Table 2 gives the various protease activities for the multiple lots of transglutaminase-containing product measured under the conditions of a comparative example (Embodiment 4) and the present invention (Embodiment 7), and the binding strengths of the formulations for binding application prepared using the transglutaminase-containing compounds of these lots. FIG. 1 shows a scatter diagram of particular protease activity plotted against the common logarithm of binding strength, and a linear approximation for the scattered values of the present invention (Embodiment 7).

TABLE 2
Table 2) Examples of measurement values of a comparative example
(Embodiment 4) and the present invention (Embodiment 7)
Present Log10
Comp. Ex. Invention Binding (binding
Lot (Emb. 4) (Emb. 7) strength strength)
A 0.933 0.391 9 0.96
B 0.828 0.262 56 1.75
C 0.800 0.117 132 2.12
D 0.992 0.156 156 2.19
E 0.609 0.085 157 2.20
F 0.408 0.098 185 2.27
G 0.396 0.090 283 2.45
H 0.320 0.051 293 2.47
I 0.460 0.093 278 2.44
J 0.204 0.057 291 2.46
K 0.244 0.033 299 2.48
L 0.220 0.060 151 2.18
Correlation −0.677 −0.953

The linear approximation expression for scattering of the present invention (Embodiment 7) is as follows: Log 10(binding strength(g/cm2))=−4.011×protease activity (units/g transglutaminase-containing product)+2.6626

The practical minimum binding strength is considered based on experience to be 50 g/cm2, preferably 100 g/cm2. Calculation of the protease activity for the common logarithm 1.70 for a binding strength of 50 g/cm2 and for the common logarithm 2.00 for 100 g using the linear approximation curve of the present invention (Embodiment 7) of FIG. 1 yields values of 0.24 unit/g and 0.17 unit/g, respectively. Accordingly, imparting a practical binding strength to a formulation for binding application requires a protease activity in the transglutaminase-containing product of 0.24 unit or less per gram of transglutaminase-containing product (containing 1,000 units of transglutaminase activity per gram), preferably 0.17 unit or less, that is, 0.00024 (unit of protease activity/unit of transglutaminase activity) or less, preferably 0.0017 (unit of protease activity/unit of transglutaminase activity) or less based on the measurement method of the present invention (Embodiment 7).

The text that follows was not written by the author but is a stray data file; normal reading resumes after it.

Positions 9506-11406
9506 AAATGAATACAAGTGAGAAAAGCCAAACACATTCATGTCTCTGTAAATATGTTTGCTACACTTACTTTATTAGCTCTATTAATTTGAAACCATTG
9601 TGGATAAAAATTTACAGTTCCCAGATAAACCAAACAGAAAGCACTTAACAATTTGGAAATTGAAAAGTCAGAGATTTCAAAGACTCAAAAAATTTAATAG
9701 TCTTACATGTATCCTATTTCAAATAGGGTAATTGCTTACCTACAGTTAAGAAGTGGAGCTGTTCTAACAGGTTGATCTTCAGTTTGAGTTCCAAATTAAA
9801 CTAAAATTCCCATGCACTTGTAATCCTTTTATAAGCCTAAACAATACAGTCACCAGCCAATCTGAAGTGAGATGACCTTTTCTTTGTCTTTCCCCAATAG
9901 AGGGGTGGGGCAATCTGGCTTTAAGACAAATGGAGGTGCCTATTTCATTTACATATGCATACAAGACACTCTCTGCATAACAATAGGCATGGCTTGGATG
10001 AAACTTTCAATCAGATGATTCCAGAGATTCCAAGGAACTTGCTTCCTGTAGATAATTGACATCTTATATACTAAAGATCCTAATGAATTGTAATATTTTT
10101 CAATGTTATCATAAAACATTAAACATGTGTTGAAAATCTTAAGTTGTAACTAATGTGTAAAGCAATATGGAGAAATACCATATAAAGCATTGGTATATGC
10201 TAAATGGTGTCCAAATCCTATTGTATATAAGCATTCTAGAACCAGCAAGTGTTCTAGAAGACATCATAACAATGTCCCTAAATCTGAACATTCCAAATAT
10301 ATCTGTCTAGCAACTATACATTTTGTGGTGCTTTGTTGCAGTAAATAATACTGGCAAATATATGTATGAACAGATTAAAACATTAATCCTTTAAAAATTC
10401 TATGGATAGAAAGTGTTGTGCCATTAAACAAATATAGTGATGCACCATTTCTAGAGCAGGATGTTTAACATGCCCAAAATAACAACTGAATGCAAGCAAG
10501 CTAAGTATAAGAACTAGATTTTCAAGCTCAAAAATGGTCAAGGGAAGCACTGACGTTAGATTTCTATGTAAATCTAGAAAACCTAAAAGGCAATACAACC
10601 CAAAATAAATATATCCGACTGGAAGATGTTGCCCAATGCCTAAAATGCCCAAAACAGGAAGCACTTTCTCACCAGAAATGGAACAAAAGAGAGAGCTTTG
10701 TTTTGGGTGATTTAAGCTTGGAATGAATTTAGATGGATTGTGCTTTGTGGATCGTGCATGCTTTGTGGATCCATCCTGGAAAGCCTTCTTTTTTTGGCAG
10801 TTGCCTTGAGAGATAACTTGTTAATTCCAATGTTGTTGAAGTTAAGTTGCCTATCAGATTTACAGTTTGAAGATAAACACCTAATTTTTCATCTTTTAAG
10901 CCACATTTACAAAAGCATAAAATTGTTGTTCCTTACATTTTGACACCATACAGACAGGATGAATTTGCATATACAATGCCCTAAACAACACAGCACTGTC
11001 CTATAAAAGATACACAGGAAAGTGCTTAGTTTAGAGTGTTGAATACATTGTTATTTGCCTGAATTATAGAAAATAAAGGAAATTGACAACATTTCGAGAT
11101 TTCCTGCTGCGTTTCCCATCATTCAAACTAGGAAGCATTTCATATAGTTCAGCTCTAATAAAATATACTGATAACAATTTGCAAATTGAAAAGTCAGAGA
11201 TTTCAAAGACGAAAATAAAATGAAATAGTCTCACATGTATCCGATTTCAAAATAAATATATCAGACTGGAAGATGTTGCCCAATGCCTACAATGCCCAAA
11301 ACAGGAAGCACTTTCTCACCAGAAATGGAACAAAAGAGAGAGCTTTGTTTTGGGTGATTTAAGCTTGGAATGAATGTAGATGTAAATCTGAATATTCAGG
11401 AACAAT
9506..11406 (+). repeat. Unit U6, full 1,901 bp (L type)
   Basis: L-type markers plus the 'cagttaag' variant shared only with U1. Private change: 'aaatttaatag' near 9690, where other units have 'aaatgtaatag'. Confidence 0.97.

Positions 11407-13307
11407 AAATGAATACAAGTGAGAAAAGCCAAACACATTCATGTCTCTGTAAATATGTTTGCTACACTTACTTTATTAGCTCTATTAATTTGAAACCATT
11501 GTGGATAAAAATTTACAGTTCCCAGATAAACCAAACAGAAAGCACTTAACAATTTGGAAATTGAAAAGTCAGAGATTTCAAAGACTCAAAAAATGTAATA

Embodiment 2

Sixteen lots of transglutaminase-containing product cultured at different times were prepared and the transglutaminase activity thereof was measured. Dextrin was admixed to adjust the transglutaminase activity of each lot to 1,000 units/g. These samples were then employed as transglutaminase-containing products.

Next, a formulation for Surimi products was prepared by a method described further below, that formulation was employed to prepare boiled fish paste (a Surimi product) by a method described further below, and the physical properties of the boiled fish paste were measured. In accordance with the method indicated in Measurement Example 1, the quantity of sample transglutaminase-containing product to be employed, the quantity of dimethylcasein to be employed, and the reaction time and temperature during the enzymatic reaction were set in accordance with Table 3. The protease activity of the 16 lots of sample transglutaminase-containing product were then measured under multiple conditions. Finally, a correlation coefficient of the protease activity and physical properties (breaking stress) of the boiled fish paste that were measured under the various conditions was calculated using the Microsoft application Excel. The effect of protease activity measurement conditions was then compared based on the correlation between protease activity and the physical properties of the boiled fish paste.

<Method of Preparing a Formulation for Surimi Products>

Employing the sample transglutaminase-containing products of 16 lots, powder starting materials were mixed in the ratio indicated below.

Sample transglutaminase-containing product 10 parts
Calcium lactate 75 parts
Dextrin 15 parts

<Method of Preparing Boiled Fish Paste>

A 1,000 g quantity of flaked frozen ground fish (Alaska pollack, FA grade) was cut until the temperature reached −2 to 0° C. with a Stephan cutter. A 30 g quantity of table salt was added, 350 g of ice water was added, and cutting was conducted until the temperature reached 7 to 8° C. with the Stephan cutter. To this were added 20 g of granulated sugar, 40 g of potato starch, 350 g of ice water, and 2 g of Surimi product formulation. Cutting was conducted until the temperature reached 7 to 8° C. The material thus obtained was stuffed into a cylindrical vinylidene chloride casing 30 mm in diameter, heated for 30 minutes in 40° C. steam and then for 20 minutes in 85° C. steam, and cooled by immersion in ice water.

<Method of Measuring the Physical Properties of Boiled Fish Paste>